# Clustering

## Unsupervised Learning Introduction

## K-Means Algorithm

### Input:

- K (number of clusters)
- Training set

(drop convention)

### Algorithm

Randomly initialize K cluster centroids

Repeat {

for

index (from 1 to K) of cluster centroid closest to ; minimize

for

average (mean) of points assigned to cluster k

}

## optimization objective

= index of cluster (1,2,…,K) to which example is currently assigned

= cluster centroid k ()

= cluster centroid of cluster to which example has been assigned

Optimization objective:

Minimize:

\[J(c^{(1)},…c^{(m)},\mu_1,…,\mu_k)=\frac{1}{m} \sum_{i=1}^{m} \vert \vert x^{(i)}-\mu_{c^{(i)}} \vert \vert^2\]

## random initialization

Should have

Randomly pick K training examples

Set equal to these K examples

For (usually 50 - 1000) {

Randomly initialize K-means.

Run K-means. Get .

Compute cost function (distortion)

}

Pick clustering that gave lowest cost

## choose the number of clusters

Chosen by hand (human insight) based on the purpose.

Can use elbow method

# Motivation

## data compression

Reduce data from 2D to 1D

Reduce data from 3D t0 1D; project to a plane

## visualization

# Principal Component Analysis

## problem formulation

For the problem of dimensionality reduction, the most popular method.

Try to find a surface which to project the data so as to minimize the projection error (orthogonal distance between the point and the surface).

Reduce from n-dimension to k-dimension: Find k vectors onto which to project the data, so as to minimize the projection error.

Different from linear regression

Before:

perform mean normalization and feature scaling to have zero mean and comparable ranges.

## algorithm

### data preprocessing

Training set:

Preprocessing (feature scaling/mean normalization):

Replace each with

Scale features to have comparable range of values

Compute “covariance matrix”:

\[\Sigma = \frac{1}{m} \sum_{i=1}^{n}(x^{(i)})(x^{(i)})^T \]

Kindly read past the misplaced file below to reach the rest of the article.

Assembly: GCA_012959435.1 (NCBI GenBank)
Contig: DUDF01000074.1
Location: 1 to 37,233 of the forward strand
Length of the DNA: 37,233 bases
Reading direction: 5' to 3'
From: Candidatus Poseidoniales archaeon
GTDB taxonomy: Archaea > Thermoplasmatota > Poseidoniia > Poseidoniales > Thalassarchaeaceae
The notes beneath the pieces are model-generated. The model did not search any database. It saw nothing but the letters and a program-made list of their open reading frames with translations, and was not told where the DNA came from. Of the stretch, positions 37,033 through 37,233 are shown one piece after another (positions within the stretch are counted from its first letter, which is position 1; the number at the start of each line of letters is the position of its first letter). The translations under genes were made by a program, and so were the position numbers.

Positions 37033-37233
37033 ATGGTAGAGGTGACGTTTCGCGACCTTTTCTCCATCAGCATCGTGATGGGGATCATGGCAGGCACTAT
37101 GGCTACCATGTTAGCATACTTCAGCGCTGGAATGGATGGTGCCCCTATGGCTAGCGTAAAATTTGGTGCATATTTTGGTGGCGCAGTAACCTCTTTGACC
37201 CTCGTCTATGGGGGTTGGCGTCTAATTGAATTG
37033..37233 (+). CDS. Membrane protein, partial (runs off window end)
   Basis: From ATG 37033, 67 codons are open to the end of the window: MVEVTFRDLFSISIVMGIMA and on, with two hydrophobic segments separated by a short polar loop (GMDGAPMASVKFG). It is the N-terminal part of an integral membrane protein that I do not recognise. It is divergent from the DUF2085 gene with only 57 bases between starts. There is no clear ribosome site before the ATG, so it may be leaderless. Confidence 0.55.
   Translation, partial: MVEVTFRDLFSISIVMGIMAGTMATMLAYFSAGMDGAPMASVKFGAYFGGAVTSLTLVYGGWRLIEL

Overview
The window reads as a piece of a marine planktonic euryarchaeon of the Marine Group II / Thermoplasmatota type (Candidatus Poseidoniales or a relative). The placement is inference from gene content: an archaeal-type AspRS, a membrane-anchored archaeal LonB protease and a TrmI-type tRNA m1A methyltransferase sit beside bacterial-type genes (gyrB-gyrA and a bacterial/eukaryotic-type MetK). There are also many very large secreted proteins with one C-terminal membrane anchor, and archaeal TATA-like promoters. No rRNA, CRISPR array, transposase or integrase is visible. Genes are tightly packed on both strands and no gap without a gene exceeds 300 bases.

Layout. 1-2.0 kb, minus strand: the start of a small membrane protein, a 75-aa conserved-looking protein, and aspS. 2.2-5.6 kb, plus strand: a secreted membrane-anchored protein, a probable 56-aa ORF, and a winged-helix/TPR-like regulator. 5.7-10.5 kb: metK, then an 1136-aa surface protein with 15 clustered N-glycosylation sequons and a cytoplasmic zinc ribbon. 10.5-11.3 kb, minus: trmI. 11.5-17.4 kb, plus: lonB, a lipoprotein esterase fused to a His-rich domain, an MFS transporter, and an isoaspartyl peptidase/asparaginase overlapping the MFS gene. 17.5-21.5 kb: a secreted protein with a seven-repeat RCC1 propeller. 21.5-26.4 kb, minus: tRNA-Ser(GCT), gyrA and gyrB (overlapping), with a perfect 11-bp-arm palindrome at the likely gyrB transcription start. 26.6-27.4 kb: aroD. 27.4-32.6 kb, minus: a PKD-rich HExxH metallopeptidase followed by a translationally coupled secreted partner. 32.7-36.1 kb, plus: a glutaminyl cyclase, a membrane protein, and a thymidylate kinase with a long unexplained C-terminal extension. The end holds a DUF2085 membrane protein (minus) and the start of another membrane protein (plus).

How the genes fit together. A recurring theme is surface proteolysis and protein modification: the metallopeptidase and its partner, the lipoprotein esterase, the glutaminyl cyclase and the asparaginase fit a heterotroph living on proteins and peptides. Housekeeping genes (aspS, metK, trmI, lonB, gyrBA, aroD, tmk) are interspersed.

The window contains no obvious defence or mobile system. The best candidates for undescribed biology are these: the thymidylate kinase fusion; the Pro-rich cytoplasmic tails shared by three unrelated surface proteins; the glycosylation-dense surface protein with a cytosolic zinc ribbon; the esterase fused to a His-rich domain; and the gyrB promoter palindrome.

This matrix has a property called symmetric positive definite

Compute “eigenvectors” of matrix :

```
%X is m by n matrix
Sigma = 1/m*X'*X;
[U,S,V] = svd(Sigma);
%or, results are the same due to symmetric positive definite
eig(Sigma)
%
Ureduce = U(:,1:k);
z = Ureduce'*x;
```

Take first K columns of U matrix to form

\[z=U_{reduced}^T x\]

z will be a

# applying PCA

## reconstruction from compressed representation

The approximate value on the projection surface:

\[x_{approx}^{(i)} = U_{reduced} z^{(i)}\]

## choosing the number of principal components

Choosing k

Average squared projection error:

Total variation in the data:

Choosing k to be the smallest value so that

\[\frac{\frac{1}{m}\sum_{i=1}^{m} \vert \vert x^{(i)} - x_{approx}^{(i)} \vert \vert^2}{\frac{1}{m}\sum_{i=1}^{m} \vert \vert x^{(i)} \vert \vert^2} \le 0.01\]

99% of variance is retained.

Algorithm:

Try PCA with

Compute

Check if the ratio less than or equal to 0.01

```
[U,S,V] = svd(Sigma)
```

The ratio can be computed as, for given k:

\[1-\frac{\sum_{i=1}^{k} S_{ii}}{\sum_{i=1}^{n} S_{ii}} \le 0.01\]

## advice for applying PCA

### supervised learning speedup

Extract inputs:

Unlabeled data set

New training set:

Mapping should be defined by running PCA only on the training set. This mapping can be applied as well to the cross validation and test sets.

Not a good idea to reduce no. features to prevent overfitting

Try to do without PCA first.